Categories > Celebrities > My Chemical Romance > And I'll End This Direst: a Frerard story

Chapter 17

by xDescendingAngelx 2 reviews

Time to go home.

Category: My Chemical Romance - Rating: PG - Genres:  - Characters: Frank Iero,Gerard Way - Published: 2009-02-24 - Updated: 2009-02-25 - 1833 words

Gerard’s POV

God, I live for that kid’s smile.

Grandma went to church about an hour ago, leaving Frank and I to do as we wished for a few hours (Grandma was the type of person to go to both church and Sunday school, in addition to talking to every single woman she’d ever seen in her existence on this earth afterward. Therefore, it would be a few hours until she got back home.) I’m not much of a church-goer, so I usually just stay home and draw or write.

With Grandma gone, Frank asked me if I had any homework.

“No, since I only went to half my classes on my first day of school,” I replied, rolling my eyes.

“Well, whatever. You still might have had homework. So what do you want to do?” he asked, smiling with one side of his mouth.

“Do you want to hear what I really wanna do today, or do you want to hear what would be less scandalous?” I replied, smirking.

He laughed; his big, chocolate-brown eyes looking into mine with a new sparkle. “Let’s hear what Gerard Way really wants to do,” he returned the smirk, clearly reading my mind and pushing himself up on the tips of his toes, leaning in.

I pulled him closer into a kiss, and he ran his hand through my hair. I grabbed his shoulders to deepen the kiss, only to hear him inhale sharply in pain. I had completely forgotten about his bruises, and I felt awful knowing I had just hurt him.

“Oh, God, Frankie. I’m sorry,” I said, breaking the kiss, and Frankie took a few large steps back. “I forgot. I didn’t mean to—”

“It’s okay, relax,” he said, rubbing his shoulders. He didn’t look at me when he said that; he kept his eyes on the floor.

I started again, quieter. “It was an accident, Frank. I would never hurt you intentionally. I would kill myself before I ever hurt you on purpose.”

With that, he looked back up at me. “Promise?”

I looked him in the eyes to show my sincerity, something I never did until I met Frank. “I swear. I’ll never let anything hurt you, Frankie.”

He stepped forward and wrapped his arms around my waist, buried his face into my neck, and whispered, “I love you, Gee.”

Not wanting to hurt him again, I didn’t return the hug; I held on to his elbows, which were resting somewhere near my hips. Kissing him softly on the top of his head, I told him I loved him too—God knew I meant it.

Frank's POV

I knew Gerard hadn’t meant to hurt me, but I have to say, it still scared me. That’s how my mom usually starts her rages: by grabbing a hold of my shoulders and pushing me around. With my head still buried in his neck, I felt more like a baby than a high-schooler. I didn’t care, though; at least it was Gerard.

“I have to go home today,” I said into his shirt, unsure if he could hear me.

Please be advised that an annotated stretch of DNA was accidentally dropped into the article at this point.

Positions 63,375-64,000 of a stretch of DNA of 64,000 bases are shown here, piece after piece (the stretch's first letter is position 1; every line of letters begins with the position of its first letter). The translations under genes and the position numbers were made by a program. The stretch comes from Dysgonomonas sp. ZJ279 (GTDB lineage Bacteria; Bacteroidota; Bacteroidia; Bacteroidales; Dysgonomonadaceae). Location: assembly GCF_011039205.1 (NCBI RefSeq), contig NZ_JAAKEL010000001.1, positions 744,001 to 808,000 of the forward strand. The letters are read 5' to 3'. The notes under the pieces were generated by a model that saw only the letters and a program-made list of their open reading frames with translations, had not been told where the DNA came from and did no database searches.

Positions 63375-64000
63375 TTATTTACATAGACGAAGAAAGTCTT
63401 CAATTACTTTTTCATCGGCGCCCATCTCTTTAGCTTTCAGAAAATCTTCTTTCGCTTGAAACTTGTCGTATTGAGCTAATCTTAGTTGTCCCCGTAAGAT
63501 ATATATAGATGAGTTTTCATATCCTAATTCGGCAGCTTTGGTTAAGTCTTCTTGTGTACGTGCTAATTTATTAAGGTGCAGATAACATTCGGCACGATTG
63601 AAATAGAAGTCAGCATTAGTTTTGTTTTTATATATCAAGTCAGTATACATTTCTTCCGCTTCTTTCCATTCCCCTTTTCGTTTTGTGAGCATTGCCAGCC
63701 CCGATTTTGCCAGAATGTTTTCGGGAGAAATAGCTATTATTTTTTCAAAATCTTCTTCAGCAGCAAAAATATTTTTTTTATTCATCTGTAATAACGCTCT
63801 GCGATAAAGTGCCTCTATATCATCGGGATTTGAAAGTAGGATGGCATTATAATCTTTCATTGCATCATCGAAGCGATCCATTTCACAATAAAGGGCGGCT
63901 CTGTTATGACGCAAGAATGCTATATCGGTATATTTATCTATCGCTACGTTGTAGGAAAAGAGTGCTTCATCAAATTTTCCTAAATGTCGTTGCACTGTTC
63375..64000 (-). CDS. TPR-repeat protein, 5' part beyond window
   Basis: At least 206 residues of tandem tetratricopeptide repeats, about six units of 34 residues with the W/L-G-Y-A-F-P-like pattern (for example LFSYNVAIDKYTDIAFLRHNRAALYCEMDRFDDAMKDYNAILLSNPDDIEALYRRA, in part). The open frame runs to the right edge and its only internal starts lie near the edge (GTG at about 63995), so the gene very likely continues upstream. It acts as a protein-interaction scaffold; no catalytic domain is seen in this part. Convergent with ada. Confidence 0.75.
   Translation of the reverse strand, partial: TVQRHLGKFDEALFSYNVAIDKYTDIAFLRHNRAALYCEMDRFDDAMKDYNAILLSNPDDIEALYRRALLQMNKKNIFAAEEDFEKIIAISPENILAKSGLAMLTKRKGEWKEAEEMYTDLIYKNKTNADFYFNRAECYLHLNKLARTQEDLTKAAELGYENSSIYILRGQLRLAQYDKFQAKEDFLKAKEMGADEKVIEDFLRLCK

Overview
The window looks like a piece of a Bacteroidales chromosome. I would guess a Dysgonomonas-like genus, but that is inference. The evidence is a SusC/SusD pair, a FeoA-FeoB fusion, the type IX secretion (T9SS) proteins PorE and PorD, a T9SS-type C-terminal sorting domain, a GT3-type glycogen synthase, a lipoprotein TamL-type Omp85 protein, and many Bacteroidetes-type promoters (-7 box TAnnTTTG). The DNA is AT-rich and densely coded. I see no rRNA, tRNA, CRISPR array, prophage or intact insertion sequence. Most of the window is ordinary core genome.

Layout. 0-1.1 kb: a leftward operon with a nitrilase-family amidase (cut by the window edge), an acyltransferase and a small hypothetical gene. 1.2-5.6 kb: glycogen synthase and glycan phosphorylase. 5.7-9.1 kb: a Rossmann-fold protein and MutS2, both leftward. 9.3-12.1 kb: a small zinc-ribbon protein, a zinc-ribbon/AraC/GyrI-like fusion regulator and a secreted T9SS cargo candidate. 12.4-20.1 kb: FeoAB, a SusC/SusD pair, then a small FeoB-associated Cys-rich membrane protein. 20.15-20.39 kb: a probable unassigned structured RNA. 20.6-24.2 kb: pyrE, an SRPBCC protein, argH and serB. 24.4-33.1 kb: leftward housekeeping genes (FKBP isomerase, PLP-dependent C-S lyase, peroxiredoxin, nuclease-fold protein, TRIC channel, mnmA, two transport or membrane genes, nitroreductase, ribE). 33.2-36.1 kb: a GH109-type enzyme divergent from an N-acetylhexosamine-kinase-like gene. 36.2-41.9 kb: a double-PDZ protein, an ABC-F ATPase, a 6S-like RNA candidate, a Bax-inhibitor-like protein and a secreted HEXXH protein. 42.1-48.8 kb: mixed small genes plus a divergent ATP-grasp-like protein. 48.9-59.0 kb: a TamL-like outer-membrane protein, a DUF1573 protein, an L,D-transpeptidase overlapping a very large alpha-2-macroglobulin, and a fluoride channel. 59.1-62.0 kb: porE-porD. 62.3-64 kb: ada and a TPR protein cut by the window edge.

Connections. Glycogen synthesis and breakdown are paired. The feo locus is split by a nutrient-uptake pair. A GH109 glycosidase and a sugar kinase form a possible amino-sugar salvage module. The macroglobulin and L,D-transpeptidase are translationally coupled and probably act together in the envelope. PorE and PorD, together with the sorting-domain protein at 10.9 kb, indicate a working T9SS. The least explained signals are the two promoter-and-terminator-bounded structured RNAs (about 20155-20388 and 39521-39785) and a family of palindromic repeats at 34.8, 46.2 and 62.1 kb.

“Hmph,” he grunted in response, resting his chin on the top of my head. “Want me to go with you?”

So he had heard me. I hugged him tighter as my answer, and he exhaled slowly, sending his hot breath down the side of my head and neck.

“What’s wrong? You don’t have to go if you don’t want to.” I looked up, trying not to sound disappointed.

“No, I’ll go with you. When do you want to go back?”

“That’s a stupid question.”

He laughed. “Sorry. If it makes you feel any better, I’d rather you stay here also.”

I made a face and slowly pulled away from his embrace. “Oh, by the way,” I said, nearly tripping over Pansy’s case as I tried to make my way to the couch. “I saw some of the stuff you write. You know, the stuff in the notebook in your desk? I know I shouldn’t have gone in there, but the lyrics I read were really good.”

“You think so?” he asked.

“Yeah,” I replied. “And if you want, I can write some stuff to play, and we can make them into songs.”

He grinned. “I would like that.”

Gerard’s POV

We did nothing all day except watch movies. Day of the Dead, Halloween; I’m pretty sure we even popped Forrest Gump in (Grandma wanted to watch that with us). It was all good.

All too soon, though, it was time for Frank to go back home.

“Do you want me to drive you, dear?” Grandma asked, trying to hide the concern in her face.

“No, thanks. Gerard’s walking with me,” he answered, giving her a reassuring smile.

“Okay. Thanks for spending the weekend with us, love. Will you come by again next weekend?”

“I’ll see what I can do. Thanks so much, Elena. You’ve been more than good to me these past two days,” he said, hugging her.

“Well, I do what I can. Just remember, you’re part of our family now, so you can, by all means, stop by whenever you want to.”

“Thank you, Elena.”

“Okay, Frank. Ready?” I asked once they were done saying goodbye. I picked up his guitar case and waited for him to get his bookbag.